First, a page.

On any given day, roughly half a million unconvicted people sit in jail, at a cost to taxpayers of about $14 billion a year. Incarcerated defendants are more likely to be convicted and sentenced to jail or prison compared with those who are released—and for longer times. Pretrial detention can also cause defendants devastating personal losses, including interrupted schooling and medical care, and lost jobs and housing.
No one experiences the injustice of money bail more than communities of color—especially black people. In the United States, black people are two-and-a-half times more likely to be arrested than whites—which means black people are more likely to post bail during their lives and are required to pay higher bail amounts. For black men, money-bond amounts are 35 percent more on average than those given to white men. This bail-amount disparity, combined with historic and ongoing economic inequity, creates a system that enables our jails and prisons to be so disproportionately filled with black people.
Even before news headlines drew attention to how spectacularly the money-bail system had failed Kalief Browder, Sandra Bland, Allen Bullock and others who suffered unduly because of irrational and unaffordable money bonds, the black community was eager for this to change. The introduction in February of the No More Money Bail Act of 2016 and the growing campaign of everyday people to support its passage shows that now Congress may also be ready.
This bill gives states three years to replace money bail with alternatives, like release or detention after arrest, based on a defendant’s likelihood of committing a new crime or failing to appear in court. States that continue to detain defendants simply because they are poor will be ineligible for federal funds that they depend on to pay for common justice programs and initiatives. Surveys by the Pretrial Justice Institute have found that most voters—across all demographics—support initiatives like this because they see the damage that bail bonds have on poor people.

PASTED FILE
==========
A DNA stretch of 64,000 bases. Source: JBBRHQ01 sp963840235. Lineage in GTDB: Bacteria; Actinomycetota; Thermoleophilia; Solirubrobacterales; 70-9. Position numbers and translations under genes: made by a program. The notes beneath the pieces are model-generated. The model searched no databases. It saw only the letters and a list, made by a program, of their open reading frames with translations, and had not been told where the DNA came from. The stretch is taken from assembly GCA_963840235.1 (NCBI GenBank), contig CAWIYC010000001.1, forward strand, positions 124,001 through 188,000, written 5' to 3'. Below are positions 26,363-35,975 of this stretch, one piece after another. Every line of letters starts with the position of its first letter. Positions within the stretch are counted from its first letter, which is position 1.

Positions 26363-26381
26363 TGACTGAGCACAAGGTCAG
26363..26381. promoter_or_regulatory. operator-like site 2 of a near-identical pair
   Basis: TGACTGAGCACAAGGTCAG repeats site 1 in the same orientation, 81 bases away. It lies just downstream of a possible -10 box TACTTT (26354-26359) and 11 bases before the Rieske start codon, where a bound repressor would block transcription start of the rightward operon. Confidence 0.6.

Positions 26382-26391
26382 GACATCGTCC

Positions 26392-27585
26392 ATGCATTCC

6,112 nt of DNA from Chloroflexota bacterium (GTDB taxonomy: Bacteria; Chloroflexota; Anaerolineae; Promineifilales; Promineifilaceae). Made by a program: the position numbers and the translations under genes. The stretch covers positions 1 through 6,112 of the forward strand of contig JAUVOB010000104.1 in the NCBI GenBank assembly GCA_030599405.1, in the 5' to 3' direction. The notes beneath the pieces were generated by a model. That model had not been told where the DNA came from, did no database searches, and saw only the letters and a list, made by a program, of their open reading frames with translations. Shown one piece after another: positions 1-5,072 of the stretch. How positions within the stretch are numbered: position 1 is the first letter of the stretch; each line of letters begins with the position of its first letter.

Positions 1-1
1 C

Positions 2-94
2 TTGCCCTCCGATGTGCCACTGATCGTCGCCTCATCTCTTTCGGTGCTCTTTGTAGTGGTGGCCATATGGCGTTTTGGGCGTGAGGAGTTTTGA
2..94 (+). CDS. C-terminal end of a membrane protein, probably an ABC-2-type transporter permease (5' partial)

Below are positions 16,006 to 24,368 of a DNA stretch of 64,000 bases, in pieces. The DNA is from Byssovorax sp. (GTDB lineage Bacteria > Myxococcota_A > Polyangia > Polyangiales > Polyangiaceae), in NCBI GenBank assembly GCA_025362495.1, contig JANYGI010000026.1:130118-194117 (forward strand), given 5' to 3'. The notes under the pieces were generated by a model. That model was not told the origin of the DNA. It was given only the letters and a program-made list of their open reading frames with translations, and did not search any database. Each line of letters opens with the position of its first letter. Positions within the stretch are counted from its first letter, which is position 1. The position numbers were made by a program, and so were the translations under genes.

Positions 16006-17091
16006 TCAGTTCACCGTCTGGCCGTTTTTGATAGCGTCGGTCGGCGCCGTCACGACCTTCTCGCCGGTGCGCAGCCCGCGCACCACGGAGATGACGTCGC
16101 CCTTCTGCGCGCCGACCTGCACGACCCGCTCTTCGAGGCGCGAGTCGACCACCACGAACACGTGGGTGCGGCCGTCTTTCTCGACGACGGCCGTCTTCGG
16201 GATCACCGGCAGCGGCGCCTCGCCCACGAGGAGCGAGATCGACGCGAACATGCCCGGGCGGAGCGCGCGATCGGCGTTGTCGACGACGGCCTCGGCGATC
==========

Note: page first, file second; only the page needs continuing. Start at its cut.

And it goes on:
Criminal-justice stakeholders are ready for this change, too. National organizations representing police, prosecutors, judges, the defense bar and others have called for pretrial reform because they know how rigged and ineffective the current practice is. Even the Department of Justice has weighed in, writing, “Any bail or bond scheme that mandates payment of prefixed amounts for different offenses in order to gain pretrial release, without any regard for indigence, not only violates the 14th Amendment’s Equal Protection Clause, but also constitutes bad public policy.”
Systemic change is rarely easy, but replacing money bail should be. Numerous national and local initiatives to replace money bail with risk-based practices are already under way. Upon passage of the No More Money Bail Act, states can protect their federal funding by joining this movement and adopting these practices.
Money bail doesn't make communities safer, but it does pillage the resources and incomes of millions of black people. It's time for our country to stop forcing people to pay for their freedom. As Arizona Rep. Ruben Gallego stated, “Bail should be based on risk, not resources.”
Now is the time to let your congress members know: Money bail has to go.
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